What Is a Write-Protect Switch on an SD Memory Card?by Ralph Horton
For several decades, photographers and video operators were limited by the capacity of their film. However, many 21st-century consumers prefer digital cameras and video recorders, which write data to high-capacity memory cards. The Secure Digital card is a standard among device manufacturers.
As digital cameras started appearing on the market, Panasonic, SanDisk and Toshiba united in January 2000 to form the SD Card Association. The organization developed, produced and promoted SD cards for use among manufacturers and consumers, and SD card technology gradually gained acceptance within the marketplace.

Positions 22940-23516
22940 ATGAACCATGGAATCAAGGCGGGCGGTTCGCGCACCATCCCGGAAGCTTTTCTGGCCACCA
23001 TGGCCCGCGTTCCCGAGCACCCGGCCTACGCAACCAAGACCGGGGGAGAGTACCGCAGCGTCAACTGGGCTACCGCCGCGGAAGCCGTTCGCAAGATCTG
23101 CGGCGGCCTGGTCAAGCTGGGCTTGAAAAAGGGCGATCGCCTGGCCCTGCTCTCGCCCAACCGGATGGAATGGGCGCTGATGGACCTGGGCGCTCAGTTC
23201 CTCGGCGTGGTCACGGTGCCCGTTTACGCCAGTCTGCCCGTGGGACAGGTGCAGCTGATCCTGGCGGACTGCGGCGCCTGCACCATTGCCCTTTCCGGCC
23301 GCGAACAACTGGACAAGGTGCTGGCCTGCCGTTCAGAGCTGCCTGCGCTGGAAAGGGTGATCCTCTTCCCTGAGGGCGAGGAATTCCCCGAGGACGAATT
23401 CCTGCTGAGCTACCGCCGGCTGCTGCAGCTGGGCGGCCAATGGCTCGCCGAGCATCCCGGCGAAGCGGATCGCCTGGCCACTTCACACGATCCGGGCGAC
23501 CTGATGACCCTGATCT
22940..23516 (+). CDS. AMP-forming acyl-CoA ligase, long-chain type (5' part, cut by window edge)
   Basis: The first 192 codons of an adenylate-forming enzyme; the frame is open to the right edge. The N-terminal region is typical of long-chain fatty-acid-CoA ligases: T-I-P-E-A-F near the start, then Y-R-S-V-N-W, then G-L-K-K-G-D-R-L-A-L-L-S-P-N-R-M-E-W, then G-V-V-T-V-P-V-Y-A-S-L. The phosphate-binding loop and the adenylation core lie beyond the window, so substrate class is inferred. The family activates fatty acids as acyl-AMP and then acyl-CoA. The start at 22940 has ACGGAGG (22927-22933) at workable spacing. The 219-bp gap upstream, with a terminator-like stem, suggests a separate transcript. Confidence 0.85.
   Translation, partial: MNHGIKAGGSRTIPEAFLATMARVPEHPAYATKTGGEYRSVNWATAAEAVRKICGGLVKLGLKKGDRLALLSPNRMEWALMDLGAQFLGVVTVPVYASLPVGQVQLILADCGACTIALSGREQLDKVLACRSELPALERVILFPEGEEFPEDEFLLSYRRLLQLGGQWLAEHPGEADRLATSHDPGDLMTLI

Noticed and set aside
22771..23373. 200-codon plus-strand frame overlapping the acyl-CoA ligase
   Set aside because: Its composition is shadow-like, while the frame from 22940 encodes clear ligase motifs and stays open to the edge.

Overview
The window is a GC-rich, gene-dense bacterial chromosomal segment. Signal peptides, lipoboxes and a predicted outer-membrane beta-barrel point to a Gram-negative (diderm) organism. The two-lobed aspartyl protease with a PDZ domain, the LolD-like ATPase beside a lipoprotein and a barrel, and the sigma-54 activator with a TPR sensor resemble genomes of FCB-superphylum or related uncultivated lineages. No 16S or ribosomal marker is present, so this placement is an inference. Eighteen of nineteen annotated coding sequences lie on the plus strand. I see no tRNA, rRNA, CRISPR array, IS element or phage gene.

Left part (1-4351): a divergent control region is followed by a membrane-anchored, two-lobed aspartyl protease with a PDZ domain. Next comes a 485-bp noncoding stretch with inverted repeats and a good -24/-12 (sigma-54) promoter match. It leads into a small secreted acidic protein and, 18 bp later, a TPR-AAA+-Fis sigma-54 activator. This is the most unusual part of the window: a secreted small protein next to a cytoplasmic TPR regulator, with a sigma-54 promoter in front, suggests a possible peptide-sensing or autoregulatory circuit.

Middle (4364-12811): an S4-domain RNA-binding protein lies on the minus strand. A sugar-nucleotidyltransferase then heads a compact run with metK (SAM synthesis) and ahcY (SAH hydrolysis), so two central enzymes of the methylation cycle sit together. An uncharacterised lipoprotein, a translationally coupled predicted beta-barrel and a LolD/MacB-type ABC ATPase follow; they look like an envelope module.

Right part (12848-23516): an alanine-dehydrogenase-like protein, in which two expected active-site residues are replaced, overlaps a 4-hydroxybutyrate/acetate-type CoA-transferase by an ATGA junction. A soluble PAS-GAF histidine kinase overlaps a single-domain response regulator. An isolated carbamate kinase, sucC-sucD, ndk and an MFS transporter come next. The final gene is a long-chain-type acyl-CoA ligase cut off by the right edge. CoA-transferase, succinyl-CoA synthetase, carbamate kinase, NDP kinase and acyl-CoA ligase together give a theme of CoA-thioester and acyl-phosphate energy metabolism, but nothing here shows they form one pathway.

Full-size SD cards are universally rectangular in shape. When held facing the front side of an SD card, the top right corner appears tapered to allow for simple installation in consumer devices. SD cards measure 32 mm tall by 24 mm wide, or only slightly larger than the average postage stamp, and just 2.1 mm thick.
Most, but not all, SD cards have a small write-protection switch. This switch is visible along the top left edge of the card when held facing forward. If moved to the "Lock" position (down), this switch prevents any device from erasing or writing to the memory card. For example, if you place a locked SD card inside a digital camera, you are limited to merely viewing the images or video on the card. However, if the write-protect switch is in the unlock position (up), you can take new pictures, delete pictures, view your pictures and format the card.
- photo_camera film can and sd card image by dwags from Fotolia.com